Nevada County offers choice Sierra rock climbing |

Nevada County offers choice Sierra rock climbing

Matthew Renda
Staff Writer

Mike Carville. owner of South Yuba Club and a local climber, pulls a move on a moderate route on the Candyland cliff in the Bowman Valley.

Shhh. It's still a secret … but not for long.

The Bowman Valley, nestled in a nook of the Nevada County portion of the Tahoe National Forest, affords some of the most varied and high-quality rock climbing in the entire Sierra Nevada Mountain range.

And relatively nobody knows about it.

Unlike Yosemite National Park, where queuing climbers remind one of amusement park enthusiasts waiting in line for roller coasters, the Bowman Valley is nearly always sparsely populated.

The Bowman Valley will give regional sport climbers an opportunity to ply their craft in a spectacular environment.

Mike Carville, owner of the South Yuba Club and a local climber, has enlisted a handful of his climbing compatriots to establish more than 100 sport climbing routes of varying degrees of difficulty that ascend a myriad of steep cliffs in the area.

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No guidebook exists for the diverse area — yet.

Carville said a friend who helped him put in bolts on the array of climbs in the area is busy working on a comprehensive guidebook, slated for publication in 2014.

Once published, Carville said the profile of the climbing area will be increased due to the existence of beginner and moderate sport climbs.

"There are not a lot of moderate sport climbs in the Sierra," he said.

Sport climbing is a form of rock climbing that uses permanent bolts and anchors as a form of protection for the climber.

The protection pieces are permanently affixed to the rock face.

The climber, who is tied to a rope and belayed from below by a partner, clips his rope into the pieces, which prevent an extended fall in the event of a slip.

The sport differs from traditional climbing, where the lead climber needs to place specially designed pieces of equipment into cracks of the rock for protection.

Removing that need to place protection means sport climbing emphasizes the gymnastic-like movements of advanced rock climbing, whereas traditional climbing emphasizes a spirit of alpine adventure and self-sufficiency.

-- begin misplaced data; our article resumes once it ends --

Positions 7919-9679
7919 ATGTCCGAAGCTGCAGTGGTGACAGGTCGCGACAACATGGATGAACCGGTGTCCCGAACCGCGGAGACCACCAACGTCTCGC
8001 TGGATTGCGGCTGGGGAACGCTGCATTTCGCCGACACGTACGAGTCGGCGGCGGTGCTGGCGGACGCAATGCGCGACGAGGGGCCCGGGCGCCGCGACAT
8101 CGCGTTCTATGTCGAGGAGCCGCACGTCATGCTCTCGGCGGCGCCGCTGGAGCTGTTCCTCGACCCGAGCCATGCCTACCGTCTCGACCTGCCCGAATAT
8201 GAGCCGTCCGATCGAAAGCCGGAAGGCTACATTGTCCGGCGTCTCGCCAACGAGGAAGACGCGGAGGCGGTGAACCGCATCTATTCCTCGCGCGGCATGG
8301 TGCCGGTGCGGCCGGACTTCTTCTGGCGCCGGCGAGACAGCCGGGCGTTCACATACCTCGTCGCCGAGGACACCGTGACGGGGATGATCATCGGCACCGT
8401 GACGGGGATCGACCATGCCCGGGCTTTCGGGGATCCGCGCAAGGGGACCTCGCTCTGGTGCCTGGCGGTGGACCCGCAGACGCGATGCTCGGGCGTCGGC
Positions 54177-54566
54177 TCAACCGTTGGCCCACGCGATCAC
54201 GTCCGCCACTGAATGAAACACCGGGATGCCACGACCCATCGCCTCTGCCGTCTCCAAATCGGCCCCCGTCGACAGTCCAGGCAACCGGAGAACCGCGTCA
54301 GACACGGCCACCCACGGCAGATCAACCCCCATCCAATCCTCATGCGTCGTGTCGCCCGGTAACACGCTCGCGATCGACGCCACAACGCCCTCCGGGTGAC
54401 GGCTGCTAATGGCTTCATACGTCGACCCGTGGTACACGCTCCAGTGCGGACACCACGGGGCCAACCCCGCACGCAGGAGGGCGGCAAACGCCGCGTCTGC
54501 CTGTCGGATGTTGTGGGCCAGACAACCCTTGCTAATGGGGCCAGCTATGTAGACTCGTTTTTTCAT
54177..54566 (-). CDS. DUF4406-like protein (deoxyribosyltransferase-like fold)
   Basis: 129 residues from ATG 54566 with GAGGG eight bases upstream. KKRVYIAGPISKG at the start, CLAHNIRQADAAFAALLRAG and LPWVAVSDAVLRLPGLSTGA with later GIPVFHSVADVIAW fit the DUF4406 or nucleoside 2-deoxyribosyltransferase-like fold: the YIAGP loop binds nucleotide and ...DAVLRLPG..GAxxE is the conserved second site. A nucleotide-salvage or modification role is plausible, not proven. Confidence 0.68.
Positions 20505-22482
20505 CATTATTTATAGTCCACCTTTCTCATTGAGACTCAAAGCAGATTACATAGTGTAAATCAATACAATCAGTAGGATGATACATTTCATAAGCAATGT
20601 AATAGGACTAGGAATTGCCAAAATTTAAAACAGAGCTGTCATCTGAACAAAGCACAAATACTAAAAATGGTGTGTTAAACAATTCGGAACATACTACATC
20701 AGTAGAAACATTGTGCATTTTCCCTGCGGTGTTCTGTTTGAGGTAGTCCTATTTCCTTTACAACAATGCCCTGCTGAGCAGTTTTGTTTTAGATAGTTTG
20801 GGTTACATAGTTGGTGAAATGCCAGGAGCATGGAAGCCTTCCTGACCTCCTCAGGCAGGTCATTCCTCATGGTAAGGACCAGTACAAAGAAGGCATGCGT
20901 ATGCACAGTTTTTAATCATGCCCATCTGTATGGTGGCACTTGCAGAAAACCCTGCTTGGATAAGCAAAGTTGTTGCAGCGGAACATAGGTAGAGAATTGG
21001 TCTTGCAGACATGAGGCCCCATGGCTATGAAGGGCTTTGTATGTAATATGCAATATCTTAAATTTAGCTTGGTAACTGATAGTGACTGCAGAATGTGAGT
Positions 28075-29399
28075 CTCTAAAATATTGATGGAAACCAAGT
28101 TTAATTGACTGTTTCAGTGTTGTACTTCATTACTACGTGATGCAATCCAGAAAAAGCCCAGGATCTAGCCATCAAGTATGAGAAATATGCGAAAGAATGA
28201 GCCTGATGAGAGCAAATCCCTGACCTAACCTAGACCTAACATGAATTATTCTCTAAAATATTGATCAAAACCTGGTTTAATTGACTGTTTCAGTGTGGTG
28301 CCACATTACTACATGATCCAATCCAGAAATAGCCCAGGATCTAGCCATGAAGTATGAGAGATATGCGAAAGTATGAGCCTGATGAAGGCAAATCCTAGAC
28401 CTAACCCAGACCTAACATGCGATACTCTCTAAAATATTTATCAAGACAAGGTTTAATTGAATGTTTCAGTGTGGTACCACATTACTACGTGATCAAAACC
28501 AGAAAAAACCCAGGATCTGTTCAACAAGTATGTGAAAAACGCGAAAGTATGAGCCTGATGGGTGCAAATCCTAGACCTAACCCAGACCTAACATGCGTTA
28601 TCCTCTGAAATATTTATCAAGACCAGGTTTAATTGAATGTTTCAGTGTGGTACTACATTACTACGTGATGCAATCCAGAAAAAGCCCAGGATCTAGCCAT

Carville said the Sierra Nevada range, particularly Yosemite National Park, is the cradle of traditional climbing, whereas sport climbing blossomed in Europe.

The Bowman Valley will give regional sport climbers an opportunity to ply their craft in a spectacular environment.

For practitioners of rock climbing who reside in western Nevada County, the news is welcome, as the spot will be the closest rock-climbing playground to the Nevada City/Grass Valley area.

Also, Carville noted that sport climbing is typically established to provide access to difficult climbs, most of which are only feasible for the most elite climbers.

In the Bowman Valley, a plethora of beginner and moderate sport climbs are available, meaning people just starting out in the sport can gain experience, confidence and savvy in a fun and safe environment.

"I take my kids here," Carville said.

Sport climbing is also easier on the pocketbook as it requires a significantly less upfront investment than traditional climbing.

A dynamic rope, a set of quickdraws, a belay device, a climbing harness, climbing shoes and a chalk bag is all that is required to begin. A helmet is also recommended.

To reach the Bowman Valley, head east on Highway 20 until you reach Bowman Lake Road. About 13 miles from the intersection, a chain of cliffs unfolds to the right. Climbers will have to eyeball which climbs seem compatible with their ability level until a guidebook is published.

To contact Staff Writer Matthew Renda, email or call 530-477-4239.

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